A unique collection of vehicles were a part of Sinclear Elementary School for Friday's annual "Things That Go" event.
The exhibit of numerous vehicles was intended to highlight the first-graders' study of a "Things That Go" unit.
Jose Robles of Ceres brought by his black 1987 El Camino which he has owned since 2004. Students expressed awe over the customized car, which was once owned by his brother, Juan "Sele" Robles, who died of leukemia at the age of 22.
"He passed away while he was in the paint shop," said Robles. "So once he passed I finished it up for him."
Jose also named his first son after his brother's nickname. Sele Robles is now a fifth-grader at Sinclear and plans are to give the car - valued at $8,000 to $9,000 - to him.
During the presentation, Jose let another son and student at the school, Isaac Robles, activate the hydraulic lift kit installed in the bed.
"He loves getting in there and messes with the switches."
Robles said he brought the El Camino to Sinclear's event twice before. He rides the car as part of the Nuestra Cultura ("Our culture" in Spanish) Low-Rider Club of Modesto and has taken it to car shows and parades like the Cinco de Mayo Parade.
"I was hoping to bring my real pride and joy, a 1950 Chevy Fleetline. I'm getting it done. It's not ready."
Nearby was a Pioneer Fleetwood travel trailer owned by Bob and Sue Santos of Turlock. Their daughter, Suzette Stavrianoudakis, is a Sinclear teacher who helped organize the Friday event. They allowed students to take a gaze inside the trailer before moving on to see Bernardo Arroyo's 1959 Chevy Impala, which he is owned for two years. Arroyo had a For Sale sign in the rear window and said he wants $42,000 for it.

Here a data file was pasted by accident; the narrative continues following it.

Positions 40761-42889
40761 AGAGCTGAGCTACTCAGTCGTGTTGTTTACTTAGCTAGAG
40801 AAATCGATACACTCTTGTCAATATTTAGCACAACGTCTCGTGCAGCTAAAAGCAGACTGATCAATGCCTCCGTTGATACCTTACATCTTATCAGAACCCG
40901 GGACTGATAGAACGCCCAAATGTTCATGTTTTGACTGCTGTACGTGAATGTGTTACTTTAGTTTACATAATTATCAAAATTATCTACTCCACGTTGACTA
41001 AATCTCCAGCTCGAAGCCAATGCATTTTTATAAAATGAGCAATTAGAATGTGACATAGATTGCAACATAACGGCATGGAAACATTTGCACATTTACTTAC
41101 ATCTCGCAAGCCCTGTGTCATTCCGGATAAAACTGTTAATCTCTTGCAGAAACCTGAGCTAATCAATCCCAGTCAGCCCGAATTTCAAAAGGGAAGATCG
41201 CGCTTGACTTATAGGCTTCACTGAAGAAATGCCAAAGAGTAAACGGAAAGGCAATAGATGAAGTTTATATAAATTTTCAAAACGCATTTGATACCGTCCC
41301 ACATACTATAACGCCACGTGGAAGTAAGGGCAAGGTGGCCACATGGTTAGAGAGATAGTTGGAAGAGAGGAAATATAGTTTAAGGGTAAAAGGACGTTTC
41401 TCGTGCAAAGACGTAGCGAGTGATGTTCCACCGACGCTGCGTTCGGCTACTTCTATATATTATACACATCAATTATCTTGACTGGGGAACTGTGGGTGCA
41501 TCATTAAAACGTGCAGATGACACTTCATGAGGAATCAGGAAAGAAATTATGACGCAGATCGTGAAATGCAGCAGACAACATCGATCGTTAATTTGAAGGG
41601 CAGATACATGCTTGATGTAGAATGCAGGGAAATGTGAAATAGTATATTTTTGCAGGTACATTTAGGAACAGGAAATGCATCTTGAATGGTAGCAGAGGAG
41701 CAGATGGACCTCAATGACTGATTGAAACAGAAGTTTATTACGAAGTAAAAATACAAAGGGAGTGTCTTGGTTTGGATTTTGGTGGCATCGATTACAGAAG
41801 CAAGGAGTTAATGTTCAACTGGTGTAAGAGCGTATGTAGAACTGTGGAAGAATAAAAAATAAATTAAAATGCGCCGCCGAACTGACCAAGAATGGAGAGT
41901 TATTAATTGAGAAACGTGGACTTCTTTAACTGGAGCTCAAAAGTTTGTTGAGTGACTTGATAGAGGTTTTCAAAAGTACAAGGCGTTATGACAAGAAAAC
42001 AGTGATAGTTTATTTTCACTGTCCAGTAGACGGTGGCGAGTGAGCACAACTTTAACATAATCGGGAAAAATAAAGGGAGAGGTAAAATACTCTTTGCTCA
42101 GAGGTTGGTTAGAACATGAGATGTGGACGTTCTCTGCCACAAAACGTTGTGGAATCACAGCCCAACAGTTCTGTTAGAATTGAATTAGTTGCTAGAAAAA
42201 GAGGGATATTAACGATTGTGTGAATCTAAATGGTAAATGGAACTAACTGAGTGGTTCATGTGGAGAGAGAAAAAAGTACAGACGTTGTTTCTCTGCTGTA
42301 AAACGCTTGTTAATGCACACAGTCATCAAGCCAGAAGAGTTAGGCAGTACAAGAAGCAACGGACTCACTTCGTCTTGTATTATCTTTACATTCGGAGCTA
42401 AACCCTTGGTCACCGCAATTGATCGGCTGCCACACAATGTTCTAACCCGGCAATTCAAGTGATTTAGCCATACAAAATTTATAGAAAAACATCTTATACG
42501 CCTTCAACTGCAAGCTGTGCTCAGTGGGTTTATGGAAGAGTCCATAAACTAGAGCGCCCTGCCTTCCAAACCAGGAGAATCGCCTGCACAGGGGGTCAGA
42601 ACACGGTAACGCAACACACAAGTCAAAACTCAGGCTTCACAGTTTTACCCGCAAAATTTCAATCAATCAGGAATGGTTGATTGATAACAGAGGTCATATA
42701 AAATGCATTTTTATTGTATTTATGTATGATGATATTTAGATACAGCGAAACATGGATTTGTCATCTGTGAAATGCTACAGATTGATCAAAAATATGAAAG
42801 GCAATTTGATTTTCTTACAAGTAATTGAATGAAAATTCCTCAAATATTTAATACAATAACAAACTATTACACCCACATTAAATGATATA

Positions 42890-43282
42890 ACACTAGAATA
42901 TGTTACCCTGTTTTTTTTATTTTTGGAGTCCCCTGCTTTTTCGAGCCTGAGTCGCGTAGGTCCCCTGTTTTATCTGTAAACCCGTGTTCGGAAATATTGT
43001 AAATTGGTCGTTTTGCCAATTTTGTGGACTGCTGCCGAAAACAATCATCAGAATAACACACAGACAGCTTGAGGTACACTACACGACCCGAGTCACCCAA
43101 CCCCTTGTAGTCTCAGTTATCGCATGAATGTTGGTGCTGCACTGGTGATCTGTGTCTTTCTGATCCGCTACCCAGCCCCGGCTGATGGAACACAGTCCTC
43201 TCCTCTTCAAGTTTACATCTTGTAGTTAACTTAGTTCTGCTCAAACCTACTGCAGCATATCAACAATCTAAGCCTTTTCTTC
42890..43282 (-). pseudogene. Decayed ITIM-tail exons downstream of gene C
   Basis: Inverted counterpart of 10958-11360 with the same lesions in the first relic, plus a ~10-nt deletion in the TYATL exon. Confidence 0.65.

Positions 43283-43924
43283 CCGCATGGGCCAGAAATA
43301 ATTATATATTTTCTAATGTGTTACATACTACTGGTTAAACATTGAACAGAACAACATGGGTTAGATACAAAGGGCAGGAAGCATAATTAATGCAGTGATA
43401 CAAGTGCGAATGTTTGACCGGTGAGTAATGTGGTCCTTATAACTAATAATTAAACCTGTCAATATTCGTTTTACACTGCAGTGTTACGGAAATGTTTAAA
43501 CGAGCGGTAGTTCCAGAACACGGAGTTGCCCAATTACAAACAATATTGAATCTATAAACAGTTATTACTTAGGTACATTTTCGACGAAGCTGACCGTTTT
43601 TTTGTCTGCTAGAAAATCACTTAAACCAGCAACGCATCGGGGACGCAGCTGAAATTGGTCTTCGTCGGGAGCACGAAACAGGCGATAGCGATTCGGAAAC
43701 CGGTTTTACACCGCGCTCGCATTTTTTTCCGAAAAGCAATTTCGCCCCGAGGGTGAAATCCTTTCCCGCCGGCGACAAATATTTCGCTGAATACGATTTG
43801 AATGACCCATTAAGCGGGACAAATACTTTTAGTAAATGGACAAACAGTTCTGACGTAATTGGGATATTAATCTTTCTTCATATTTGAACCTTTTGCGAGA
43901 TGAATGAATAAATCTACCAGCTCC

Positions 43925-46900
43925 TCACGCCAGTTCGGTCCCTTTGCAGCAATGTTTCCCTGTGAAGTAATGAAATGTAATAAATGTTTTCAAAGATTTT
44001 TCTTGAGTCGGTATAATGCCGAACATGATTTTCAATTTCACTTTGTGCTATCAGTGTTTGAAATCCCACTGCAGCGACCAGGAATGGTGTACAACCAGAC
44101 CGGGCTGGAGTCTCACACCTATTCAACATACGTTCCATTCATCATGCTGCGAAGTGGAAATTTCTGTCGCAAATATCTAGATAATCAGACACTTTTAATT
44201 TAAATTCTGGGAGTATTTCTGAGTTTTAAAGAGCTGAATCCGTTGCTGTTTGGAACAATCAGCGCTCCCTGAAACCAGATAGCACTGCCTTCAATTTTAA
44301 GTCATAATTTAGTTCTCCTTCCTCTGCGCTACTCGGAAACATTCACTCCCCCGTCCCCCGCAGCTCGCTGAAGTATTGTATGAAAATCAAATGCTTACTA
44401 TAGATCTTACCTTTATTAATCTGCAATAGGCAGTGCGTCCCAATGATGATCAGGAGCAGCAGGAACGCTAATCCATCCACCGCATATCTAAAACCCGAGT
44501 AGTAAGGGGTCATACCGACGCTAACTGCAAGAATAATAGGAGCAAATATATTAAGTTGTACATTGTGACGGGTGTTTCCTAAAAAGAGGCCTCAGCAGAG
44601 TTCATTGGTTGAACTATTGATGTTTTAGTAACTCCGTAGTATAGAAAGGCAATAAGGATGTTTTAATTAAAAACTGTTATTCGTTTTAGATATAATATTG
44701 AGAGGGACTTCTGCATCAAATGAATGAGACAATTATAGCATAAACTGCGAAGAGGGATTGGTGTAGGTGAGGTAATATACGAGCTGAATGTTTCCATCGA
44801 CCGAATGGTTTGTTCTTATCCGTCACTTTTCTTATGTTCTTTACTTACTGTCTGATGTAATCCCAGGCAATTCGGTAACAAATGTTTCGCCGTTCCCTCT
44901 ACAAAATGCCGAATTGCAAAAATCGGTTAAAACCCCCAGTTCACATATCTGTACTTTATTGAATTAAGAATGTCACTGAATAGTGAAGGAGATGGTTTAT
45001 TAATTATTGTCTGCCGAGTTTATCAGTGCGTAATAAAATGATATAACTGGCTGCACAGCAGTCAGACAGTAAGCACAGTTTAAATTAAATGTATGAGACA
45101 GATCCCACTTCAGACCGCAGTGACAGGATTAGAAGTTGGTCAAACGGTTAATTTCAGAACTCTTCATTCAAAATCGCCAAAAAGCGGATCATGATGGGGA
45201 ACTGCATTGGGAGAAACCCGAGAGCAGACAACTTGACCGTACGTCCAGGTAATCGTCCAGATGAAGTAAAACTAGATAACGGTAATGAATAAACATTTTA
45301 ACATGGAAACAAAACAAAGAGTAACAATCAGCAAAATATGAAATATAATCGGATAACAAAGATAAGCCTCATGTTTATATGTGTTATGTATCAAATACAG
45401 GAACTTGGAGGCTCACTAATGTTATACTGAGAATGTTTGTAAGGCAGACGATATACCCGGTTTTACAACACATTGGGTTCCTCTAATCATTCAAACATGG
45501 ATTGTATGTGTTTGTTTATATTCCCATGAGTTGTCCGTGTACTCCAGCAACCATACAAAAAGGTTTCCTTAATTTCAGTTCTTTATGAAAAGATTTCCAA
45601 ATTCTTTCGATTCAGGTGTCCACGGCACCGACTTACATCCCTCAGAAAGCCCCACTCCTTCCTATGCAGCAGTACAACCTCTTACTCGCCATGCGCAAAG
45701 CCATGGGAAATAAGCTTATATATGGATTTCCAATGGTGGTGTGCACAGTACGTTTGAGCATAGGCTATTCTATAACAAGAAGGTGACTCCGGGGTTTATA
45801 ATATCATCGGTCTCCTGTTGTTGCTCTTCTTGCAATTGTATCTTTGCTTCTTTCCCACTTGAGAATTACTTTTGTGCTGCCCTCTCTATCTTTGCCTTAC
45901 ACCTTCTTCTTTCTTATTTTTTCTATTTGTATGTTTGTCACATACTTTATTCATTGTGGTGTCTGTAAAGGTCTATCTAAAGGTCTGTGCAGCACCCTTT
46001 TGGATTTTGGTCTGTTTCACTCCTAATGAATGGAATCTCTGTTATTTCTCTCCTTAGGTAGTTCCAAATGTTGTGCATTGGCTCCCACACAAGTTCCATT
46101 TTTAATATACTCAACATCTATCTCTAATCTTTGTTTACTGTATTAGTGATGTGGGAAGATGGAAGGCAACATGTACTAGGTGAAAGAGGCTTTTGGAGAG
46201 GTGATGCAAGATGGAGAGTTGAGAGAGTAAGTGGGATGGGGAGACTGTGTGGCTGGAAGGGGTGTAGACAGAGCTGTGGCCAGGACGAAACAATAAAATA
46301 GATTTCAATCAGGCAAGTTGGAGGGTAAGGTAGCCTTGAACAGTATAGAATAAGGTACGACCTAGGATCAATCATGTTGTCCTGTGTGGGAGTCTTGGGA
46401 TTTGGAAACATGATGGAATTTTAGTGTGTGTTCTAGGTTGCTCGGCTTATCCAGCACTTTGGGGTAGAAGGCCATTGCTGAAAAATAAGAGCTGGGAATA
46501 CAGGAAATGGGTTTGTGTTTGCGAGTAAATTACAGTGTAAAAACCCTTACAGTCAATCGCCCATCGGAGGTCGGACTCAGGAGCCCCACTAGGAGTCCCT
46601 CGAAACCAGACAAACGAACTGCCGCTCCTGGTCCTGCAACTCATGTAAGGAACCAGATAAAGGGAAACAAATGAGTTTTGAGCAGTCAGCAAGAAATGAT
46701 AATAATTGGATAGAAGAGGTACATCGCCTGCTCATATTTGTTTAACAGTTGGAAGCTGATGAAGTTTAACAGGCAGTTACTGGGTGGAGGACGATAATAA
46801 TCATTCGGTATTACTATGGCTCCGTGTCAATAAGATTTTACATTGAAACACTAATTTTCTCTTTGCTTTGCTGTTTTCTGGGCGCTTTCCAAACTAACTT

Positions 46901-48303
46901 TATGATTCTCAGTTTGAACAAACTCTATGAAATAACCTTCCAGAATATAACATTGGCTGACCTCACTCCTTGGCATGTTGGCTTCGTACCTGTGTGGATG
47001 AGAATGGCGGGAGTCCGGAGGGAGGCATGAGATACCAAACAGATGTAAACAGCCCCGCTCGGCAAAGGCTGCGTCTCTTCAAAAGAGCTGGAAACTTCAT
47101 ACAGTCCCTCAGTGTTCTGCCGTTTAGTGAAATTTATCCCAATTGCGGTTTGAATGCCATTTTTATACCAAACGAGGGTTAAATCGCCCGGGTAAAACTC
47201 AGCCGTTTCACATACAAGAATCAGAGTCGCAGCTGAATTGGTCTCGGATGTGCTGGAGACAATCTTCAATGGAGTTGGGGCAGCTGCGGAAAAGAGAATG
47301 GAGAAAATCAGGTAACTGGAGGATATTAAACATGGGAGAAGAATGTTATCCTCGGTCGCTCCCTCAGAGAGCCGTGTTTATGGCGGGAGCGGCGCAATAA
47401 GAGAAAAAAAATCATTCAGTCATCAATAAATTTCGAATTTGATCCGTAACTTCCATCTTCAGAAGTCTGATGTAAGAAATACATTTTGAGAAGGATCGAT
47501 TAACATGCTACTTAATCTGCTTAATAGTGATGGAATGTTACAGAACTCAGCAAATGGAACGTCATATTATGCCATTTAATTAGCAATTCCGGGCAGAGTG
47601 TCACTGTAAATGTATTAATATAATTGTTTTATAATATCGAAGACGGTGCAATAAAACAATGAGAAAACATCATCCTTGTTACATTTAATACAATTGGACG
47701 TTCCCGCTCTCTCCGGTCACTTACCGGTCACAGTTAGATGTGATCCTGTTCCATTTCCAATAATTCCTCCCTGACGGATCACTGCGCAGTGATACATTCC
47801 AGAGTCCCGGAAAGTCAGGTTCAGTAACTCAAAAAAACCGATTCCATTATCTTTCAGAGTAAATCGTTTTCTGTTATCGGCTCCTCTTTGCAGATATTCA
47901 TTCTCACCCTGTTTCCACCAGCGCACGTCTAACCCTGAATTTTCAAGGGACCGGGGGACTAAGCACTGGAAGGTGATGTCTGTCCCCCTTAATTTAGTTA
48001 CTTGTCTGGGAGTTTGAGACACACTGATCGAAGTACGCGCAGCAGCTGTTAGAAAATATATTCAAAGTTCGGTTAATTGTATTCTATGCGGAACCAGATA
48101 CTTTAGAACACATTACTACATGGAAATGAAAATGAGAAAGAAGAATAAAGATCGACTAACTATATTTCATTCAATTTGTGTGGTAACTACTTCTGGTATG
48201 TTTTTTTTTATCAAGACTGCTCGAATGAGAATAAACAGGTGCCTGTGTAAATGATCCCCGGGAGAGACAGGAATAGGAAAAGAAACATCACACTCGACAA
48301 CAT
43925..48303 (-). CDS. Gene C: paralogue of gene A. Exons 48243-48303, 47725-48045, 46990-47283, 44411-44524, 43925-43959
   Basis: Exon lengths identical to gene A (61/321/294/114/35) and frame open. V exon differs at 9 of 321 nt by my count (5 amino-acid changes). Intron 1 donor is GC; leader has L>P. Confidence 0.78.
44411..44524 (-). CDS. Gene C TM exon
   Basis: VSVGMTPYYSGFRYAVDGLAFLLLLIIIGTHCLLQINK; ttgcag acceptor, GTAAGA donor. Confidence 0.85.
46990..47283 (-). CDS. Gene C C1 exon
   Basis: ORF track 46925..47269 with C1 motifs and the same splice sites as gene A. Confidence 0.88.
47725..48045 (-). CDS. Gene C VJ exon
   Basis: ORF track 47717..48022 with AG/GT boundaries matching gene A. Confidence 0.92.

"I've had offers but I've turned them down," said Arroyo, a Ceres resident.
Near the playground, Ceres firefighters brought by a pumper and informed students of the various working parts of it. When the siren was blown they placed their hands over their ears.
Students were given a turn climbing up into a Bertolotti Ceres Disposal truck where they sat in the driver's seat --- located on the right side of the cab - to honk the horn.
Work crewmen from Turlock Irrigation District brought a bucket truck in reaching high power lines, and a crane used to install telephone poles into the ground. They also showed how high a telescoping fiberglass Extendo stick can reach into the air. Select students were allowed to wear protective helmets and gear.
Also on hand were Army Jeeps, a Ceres school bus, a pickup and horse trailer and an AMR ambulance.
Sinclear Elementary, which celebrated its being named a 2014 Distinguished Elementary School and its 10th anniversary, is known for its unique programs. Last month the school hosted the fourth annual "Bring Your Parent to School Day." Each May the school hosts a Career Day in which a number of occupations are represented to students.